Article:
It’s time for some earth-shattering news – I have gone back to using Notion as my primary note-taking app. 

Yeah, I know so what!

I started this move over a month ago but haven’t said anything about it. I knew that with my wandering ways when it comes to note-taking apps, there would be other apps to tempt me, and they did.

However, I have stuck with Notion with only minor dalliances with others. Most remarkably for the last three weeks I have only used other apps when I had to, not because I was fed up with Notion!

Over three weeks with the same primary note-taking app – do I even you know who you are Harold? The world is shaking, or is that laughing?

Okay Harold, why Notion this time?

Nothing else has really worked the way that I want. Many of the other note-taking apps I like are still in the Alpha or Beta testing stage, don’t have the features I want, or simply didn’t work the way I do. In other words, they all were missing what I consider essential features to make their product my daily driver without a lot of compromises or workarounds.

Features

What I need is a note-taking app that I can use intuitively. You can read about the 25 or so apps I have tried here, and the sad thing I have added several more since that post.

Features I want in a note-taking app are:

  • Apps for IOS, macOS, iPadOS, and a Web app I can access from a Windows or other computers if necessary
  • Integrated daily note with a calendar function for past and future dates accessibility. Integrating with iCal is ideal, Google calendar if I have to, integration with a todo app or one within the app are not necessary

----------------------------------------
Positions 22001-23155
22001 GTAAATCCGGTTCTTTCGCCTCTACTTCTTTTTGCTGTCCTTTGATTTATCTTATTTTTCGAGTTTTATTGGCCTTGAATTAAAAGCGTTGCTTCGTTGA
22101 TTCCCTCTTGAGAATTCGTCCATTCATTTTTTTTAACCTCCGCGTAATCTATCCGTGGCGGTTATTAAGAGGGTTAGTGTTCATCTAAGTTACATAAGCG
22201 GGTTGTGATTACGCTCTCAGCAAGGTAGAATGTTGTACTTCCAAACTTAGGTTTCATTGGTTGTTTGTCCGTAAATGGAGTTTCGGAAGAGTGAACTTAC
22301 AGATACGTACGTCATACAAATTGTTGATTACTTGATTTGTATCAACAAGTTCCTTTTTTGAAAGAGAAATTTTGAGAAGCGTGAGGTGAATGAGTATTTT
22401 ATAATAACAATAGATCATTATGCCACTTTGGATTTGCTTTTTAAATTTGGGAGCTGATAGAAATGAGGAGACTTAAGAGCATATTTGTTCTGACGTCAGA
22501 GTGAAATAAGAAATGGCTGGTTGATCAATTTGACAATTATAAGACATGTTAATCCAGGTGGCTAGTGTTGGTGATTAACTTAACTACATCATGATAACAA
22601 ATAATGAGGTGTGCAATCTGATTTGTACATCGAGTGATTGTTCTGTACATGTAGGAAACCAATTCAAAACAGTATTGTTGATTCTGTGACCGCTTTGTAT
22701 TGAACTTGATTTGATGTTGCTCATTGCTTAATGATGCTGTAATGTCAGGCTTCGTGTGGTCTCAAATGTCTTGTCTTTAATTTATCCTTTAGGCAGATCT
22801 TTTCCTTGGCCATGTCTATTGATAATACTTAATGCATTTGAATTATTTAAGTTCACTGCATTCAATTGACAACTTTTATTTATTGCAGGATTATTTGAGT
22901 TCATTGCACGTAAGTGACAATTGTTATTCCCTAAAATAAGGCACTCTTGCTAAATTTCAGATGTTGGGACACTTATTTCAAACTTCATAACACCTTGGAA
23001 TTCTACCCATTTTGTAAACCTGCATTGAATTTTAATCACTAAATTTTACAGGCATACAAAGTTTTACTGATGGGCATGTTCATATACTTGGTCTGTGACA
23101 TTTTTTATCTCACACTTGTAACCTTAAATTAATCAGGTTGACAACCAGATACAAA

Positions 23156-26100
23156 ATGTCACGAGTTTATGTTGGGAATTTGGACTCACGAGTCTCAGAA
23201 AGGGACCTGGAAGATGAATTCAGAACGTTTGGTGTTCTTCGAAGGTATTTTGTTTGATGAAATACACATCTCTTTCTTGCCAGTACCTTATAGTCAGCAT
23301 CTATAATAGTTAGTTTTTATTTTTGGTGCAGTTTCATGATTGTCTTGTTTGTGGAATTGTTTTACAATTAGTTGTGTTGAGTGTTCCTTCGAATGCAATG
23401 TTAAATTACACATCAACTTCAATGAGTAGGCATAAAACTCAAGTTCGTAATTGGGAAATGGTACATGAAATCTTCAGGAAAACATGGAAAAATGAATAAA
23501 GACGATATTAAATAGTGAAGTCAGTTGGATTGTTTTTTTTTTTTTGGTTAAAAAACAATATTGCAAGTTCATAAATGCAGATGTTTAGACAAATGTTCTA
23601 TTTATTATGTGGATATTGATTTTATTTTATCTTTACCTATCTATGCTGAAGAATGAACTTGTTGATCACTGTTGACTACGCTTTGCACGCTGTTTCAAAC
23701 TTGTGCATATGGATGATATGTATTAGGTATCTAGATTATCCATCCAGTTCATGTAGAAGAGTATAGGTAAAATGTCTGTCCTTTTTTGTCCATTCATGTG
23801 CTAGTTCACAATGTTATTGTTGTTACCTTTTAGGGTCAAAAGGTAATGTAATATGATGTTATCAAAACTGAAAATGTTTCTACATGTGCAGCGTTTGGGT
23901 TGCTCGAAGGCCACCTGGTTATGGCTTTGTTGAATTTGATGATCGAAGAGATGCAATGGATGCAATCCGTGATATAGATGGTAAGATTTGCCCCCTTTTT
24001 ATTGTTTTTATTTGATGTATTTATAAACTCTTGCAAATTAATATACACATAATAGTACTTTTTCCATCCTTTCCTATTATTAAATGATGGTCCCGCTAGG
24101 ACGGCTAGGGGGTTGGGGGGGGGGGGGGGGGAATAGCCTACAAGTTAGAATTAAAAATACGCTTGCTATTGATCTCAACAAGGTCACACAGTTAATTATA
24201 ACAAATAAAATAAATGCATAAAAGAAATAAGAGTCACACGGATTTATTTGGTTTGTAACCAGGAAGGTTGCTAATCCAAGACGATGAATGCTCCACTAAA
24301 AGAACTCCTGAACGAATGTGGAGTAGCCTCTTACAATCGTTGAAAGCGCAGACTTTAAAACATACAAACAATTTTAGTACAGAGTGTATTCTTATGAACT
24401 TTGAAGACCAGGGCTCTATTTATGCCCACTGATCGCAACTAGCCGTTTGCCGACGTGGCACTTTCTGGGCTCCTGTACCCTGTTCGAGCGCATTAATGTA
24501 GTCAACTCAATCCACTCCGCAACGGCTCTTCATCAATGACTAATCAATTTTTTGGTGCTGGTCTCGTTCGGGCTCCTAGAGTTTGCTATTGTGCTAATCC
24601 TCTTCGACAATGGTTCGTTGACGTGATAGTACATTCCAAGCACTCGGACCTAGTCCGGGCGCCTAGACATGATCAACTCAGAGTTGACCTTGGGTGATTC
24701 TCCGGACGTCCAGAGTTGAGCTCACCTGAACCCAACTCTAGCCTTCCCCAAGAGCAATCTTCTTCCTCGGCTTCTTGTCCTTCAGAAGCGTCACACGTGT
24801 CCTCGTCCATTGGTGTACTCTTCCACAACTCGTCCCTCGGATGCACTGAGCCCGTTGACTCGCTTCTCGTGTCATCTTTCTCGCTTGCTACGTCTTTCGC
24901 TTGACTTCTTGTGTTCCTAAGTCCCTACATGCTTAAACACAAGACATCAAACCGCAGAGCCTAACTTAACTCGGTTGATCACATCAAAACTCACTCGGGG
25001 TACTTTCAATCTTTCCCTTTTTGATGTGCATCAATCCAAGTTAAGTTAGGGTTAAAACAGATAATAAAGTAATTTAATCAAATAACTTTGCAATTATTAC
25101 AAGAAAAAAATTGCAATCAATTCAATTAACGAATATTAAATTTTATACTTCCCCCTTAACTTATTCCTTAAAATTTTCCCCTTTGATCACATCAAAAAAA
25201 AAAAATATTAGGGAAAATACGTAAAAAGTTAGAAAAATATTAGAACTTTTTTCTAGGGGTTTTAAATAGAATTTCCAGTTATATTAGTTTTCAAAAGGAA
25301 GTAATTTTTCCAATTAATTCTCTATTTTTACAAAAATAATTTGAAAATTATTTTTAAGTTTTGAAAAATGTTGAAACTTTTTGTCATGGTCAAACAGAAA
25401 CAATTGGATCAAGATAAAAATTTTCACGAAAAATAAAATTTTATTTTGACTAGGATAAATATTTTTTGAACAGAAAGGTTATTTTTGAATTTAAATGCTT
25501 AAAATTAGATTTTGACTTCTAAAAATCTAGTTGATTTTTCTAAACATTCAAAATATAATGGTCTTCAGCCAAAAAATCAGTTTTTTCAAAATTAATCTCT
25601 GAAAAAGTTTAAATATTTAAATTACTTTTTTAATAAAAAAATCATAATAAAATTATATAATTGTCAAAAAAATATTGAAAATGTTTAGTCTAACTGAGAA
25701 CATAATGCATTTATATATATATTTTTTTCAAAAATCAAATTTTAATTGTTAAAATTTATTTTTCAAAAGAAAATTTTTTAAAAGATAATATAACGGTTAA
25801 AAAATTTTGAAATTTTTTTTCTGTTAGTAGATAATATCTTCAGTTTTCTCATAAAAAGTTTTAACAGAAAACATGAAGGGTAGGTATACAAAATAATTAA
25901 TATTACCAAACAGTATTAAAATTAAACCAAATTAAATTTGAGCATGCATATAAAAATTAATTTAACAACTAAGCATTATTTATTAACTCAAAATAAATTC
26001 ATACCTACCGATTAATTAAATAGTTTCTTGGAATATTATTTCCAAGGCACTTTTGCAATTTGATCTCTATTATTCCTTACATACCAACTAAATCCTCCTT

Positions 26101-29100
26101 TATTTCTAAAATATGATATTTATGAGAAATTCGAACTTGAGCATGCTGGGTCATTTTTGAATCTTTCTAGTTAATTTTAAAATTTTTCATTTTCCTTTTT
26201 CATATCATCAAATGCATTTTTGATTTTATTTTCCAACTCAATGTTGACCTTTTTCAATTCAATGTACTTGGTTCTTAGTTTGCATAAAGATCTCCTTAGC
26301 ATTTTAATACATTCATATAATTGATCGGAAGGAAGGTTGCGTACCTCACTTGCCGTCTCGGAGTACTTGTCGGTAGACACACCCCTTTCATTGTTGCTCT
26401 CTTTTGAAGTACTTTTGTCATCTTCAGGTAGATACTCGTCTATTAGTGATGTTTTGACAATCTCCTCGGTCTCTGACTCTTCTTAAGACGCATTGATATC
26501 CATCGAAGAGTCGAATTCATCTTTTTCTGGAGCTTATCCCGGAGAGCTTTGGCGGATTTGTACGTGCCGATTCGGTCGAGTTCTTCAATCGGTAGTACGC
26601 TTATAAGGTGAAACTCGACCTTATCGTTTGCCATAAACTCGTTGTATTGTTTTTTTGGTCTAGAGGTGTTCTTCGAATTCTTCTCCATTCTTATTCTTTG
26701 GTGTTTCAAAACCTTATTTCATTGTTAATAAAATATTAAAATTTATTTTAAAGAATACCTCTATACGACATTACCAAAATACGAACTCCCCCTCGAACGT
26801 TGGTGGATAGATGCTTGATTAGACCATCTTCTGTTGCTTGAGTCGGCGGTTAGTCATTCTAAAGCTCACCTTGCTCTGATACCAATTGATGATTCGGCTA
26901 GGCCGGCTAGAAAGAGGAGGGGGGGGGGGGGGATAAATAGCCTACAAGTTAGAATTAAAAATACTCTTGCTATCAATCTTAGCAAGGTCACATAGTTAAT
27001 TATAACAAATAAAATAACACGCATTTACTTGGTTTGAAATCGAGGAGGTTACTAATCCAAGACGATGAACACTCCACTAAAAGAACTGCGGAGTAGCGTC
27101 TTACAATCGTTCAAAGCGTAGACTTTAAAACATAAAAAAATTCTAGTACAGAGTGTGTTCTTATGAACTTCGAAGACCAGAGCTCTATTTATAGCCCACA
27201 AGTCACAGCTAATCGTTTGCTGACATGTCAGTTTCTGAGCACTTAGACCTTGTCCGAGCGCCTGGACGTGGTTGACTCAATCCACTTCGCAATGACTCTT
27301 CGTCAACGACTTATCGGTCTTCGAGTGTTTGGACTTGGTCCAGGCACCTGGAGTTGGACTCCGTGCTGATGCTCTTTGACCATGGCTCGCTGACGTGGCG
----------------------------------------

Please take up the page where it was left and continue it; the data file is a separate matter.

• The ability for me to create a homepage or dashboard that allows me to choose what is on it and what I link to, in and out of the app.
  • Block editor, intuitive (easy) backlinking, synched blocks, and preferably block linking
  • Useable tables, not markdown workarounds
  • Web clipper or ability to use the Apple share menu
  • No outside plugins for what I consider basic functionality (yeah, I know, but that is how I feel). 
  • Great to Fantastic search capabilities
  • Dark mode
  • Easily import from other apps
  • Easily export of my data (it is my data) in a format that I can import into other apps
  • Offline capability, I don’t want the lack of Internet stopping my ability to access my data i.e. local storage in a readable format if the app doesn’t work offline.
  • A graph would be great, but isn’t a real need
  • Reasonable pricing for an individual user

Pretty much the same as most users…well except for a few things.

Notion?

Notion does most things to MY satisfaction…well, once I figured out that I didn’t have to create massive databases for it to do what I want. 

As much as I would prefer something more than a cache of data, I will live with how Notion does their offline capability for the time being. This offline capability question and how Notion continues to handle privacy issues in the future are things that could cause me look at other similar apps once they mature. Especially if they import my Notion data without too many hiccups. 

It is also a reason to not get overly dependent upon databases within Notion. It limits the ease of exportability of data to other apps, if I do decide to go in a different direction.

You can tell from the above statement that I am not all-in with Notion yet.

However, the more I use Notion and become familiar with it’s idiosyncrasies the harder it will be for me to move to another app. Right now Notion has a tremendous head-start AND advantage as my go-to note-taking app compared to its competitors.

The question is and will be, does Notion do enough to keep me here? I am hoping that it continues to improve and becomes the app I want to continue using.